WHAT ARE THE ELEMENTS THAT AN TEXAS EMERGENCY ROAD EQUIPMENT MUST HAVE?
As the first element, you must have fire extinguishers transporting hazardous materials. A quantity that requires a vehicle must be equipped with a fire extinguisher with an Underwriters’ Laboratories rating of 10 B: C or higher.
A power unit that is not used to transport hazardous materials must be equipped with:
A fire extinguisher that has an Underwriters’ Laboratories rating of 5 B: C or higher; or
Two fire extinguishers have an Underwriters’ Laboratories rating of 4 B: C or higher. Labeling and marking. Each fire extinguisher required by this section must be labeled or marked by the manufacturer with its classification.
Visual indicators. The fire extinguisher must be designed, constructed, and maintained to allow visual determination of whether it is fully charged.
. Fire extinguishers should be filled and located so that they are easily accessible for use. Fire extinguishers must be securely mounted to prevent slipping, rolling, or vertical movement relative to the motor truck.
They are extinguishing agents. The fire extinguisher must use an extinguishing agent that does not need protection against freezing. Extinguishing agents must comply with the toxicity provisions of the Significant New Alternatives Policy (SNAP) regulations of the Environmental Protection Agency under 40 CFR Part 82, Subpart G.
WHAT KIND OF INSURANCE DO I NEED IF I AM A TEXAS TRUCK?
Basic coverages for a truck INSURANCE include primary liability, general liability, truck go coverage, and physical damage. As for the limits, that will depend on the sender’s those you plan to transport. Generally, truck insurance will have $ 1,000,000 in auto liability, $ 1,000,000 in general liability, and $ 100,000 in truck go coverage.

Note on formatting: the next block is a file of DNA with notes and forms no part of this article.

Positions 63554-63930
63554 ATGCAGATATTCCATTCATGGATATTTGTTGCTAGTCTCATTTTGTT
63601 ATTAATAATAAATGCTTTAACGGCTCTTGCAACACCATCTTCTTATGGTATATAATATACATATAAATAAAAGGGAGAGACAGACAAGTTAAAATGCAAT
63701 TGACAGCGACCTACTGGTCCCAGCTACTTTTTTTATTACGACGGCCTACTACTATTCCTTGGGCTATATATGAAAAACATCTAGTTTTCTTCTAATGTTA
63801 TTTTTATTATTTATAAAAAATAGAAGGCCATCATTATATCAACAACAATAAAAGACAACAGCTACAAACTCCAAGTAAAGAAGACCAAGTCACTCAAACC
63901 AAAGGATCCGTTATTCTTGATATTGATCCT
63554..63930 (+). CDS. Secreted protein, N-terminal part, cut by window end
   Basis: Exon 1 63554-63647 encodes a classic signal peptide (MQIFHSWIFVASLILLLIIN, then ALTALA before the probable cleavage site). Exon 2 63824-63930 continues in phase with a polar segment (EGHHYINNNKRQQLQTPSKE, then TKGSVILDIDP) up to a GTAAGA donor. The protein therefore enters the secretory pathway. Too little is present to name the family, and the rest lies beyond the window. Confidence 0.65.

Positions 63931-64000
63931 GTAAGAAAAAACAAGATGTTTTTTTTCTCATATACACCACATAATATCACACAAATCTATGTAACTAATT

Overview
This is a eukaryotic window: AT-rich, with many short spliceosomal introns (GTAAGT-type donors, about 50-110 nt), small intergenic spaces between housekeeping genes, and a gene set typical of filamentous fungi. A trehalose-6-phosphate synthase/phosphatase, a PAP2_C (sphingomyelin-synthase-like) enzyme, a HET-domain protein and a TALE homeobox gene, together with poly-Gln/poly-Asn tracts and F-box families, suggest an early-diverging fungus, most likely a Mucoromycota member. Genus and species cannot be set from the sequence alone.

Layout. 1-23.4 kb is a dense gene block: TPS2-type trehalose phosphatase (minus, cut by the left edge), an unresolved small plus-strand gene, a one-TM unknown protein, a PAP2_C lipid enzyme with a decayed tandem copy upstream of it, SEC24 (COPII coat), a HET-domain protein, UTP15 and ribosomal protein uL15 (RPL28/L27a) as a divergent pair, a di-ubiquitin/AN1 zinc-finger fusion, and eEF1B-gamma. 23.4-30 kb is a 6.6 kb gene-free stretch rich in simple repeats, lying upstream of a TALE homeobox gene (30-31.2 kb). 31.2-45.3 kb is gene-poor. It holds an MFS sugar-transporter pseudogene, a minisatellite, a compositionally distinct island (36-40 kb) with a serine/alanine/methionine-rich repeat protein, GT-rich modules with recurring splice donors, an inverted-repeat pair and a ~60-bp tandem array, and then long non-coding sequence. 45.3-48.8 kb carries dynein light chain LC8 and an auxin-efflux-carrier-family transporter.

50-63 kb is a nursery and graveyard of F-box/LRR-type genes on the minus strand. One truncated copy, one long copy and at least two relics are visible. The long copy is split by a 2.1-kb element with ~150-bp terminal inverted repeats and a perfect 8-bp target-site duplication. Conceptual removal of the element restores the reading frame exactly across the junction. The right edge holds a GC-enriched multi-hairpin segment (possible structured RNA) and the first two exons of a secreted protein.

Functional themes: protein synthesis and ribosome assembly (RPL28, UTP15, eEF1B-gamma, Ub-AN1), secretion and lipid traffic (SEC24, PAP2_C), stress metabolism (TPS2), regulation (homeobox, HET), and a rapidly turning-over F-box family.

This is the basic setup for truck insurance, but he may want to consider additional coverage options (i.e., workers’ compensation).
POLICE KNOW A CLEAN TRUCK IS A SAFE TRUCK
Keeping tractors, trailers, vans, or buses clean conveys quality and truck. Fleets that are cleaned regularly are safer to drive and easier to maintain.
“A clean truck saves 25% in maintenance and labor costs compared to a truck that is rarely washed.”
“Workers’ compensation claims are reduced through regular removal of dirt and oils, potential structural problems are caught early, and inspection violations are reduced.”
“Don’t forget the resale value. Buyers know when a truck has been well maintained and cleaned. It really shows, and some companies have a reputation for providing that kind of truck that makes a lot of money and profits on time. “